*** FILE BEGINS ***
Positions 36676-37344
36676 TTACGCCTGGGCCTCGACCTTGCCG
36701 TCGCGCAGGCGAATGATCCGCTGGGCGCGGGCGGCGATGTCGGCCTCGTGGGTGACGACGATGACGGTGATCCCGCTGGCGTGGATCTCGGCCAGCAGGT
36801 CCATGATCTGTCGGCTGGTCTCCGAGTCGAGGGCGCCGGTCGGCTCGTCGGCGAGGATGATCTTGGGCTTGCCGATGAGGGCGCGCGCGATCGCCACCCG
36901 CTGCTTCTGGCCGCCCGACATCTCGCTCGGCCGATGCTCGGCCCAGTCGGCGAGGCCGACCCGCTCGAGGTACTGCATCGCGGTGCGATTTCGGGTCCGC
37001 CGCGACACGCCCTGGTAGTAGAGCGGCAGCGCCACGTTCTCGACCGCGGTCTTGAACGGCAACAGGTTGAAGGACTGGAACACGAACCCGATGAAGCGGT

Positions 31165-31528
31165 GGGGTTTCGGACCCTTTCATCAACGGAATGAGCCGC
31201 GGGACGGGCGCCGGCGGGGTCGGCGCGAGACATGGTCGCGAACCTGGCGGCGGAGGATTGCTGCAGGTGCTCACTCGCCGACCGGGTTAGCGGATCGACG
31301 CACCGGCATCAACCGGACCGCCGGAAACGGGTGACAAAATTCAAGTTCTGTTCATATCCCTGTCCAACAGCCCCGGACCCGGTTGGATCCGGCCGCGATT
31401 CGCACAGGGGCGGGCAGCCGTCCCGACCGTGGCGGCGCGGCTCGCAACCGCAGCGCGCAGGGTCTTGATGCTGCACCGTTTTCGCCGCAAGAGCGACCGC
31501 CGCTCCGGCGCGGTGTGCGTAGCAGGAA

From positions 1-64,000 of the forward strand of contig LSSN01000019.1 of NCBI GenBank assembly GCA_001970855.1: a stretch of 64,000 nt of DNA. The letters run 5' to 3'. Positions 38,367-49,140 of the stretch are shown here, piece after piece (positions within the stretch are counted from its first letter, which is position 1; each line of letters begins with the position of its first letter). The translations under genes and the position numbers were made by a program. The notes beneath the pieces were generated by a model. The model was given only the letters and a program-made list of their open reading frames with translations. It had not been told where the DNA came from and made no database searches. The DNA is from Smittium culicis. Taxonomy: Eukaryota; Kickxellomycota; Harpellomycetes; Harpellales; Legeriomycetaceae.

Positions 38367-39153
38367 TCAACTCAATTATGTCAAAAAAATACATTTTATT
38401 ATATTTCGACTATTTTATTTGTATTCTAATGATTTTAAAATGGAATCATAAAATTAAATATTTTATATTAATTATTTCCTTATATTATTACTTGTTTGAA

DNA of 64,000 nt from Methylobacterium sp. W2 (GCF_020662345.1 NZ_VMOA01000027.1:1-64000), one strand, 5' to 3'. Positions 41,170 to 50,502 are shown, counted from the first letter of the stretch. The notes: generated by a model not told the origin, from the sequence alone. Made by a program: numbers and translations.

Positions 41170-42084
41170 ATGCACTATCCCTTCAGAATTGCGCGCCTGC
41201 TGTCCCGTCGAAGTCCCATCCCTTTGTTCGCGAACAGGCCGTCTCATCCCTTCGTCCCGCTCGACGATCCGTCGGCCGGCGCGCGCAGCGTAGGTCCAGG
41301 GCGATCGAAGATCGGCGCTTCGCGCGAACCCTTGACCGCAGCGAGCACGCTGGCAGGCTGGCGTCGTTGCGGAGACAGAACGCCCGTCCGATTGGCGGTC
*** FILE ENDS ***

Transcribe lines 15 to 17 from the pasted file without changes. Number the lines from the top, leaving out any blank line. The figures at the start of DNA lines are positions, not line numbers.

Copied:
38367 TCAACTCAATTATGTCAAAAAAATACATTTTATT
38401 ATATTTCGACTATTTTATTTGTATTCTAATGATTTTAAAATGGAATCATAAAATTAAATATTTTATATTAATTATTTCCTTATATTATTACTTGTTTGAA

DNA of 64,000 nt from Methylobacterium sp. W2 (GCF_020662345.1 NZ_VMOA01000027.1:1-64000), one strand, 5' to 3'. Positions 41,170 to 50,502 are shown, counted from the first letter of the stretch. The notes: generated by a model not told the origin, from the sequence alone. Made by a program: numbers and translations.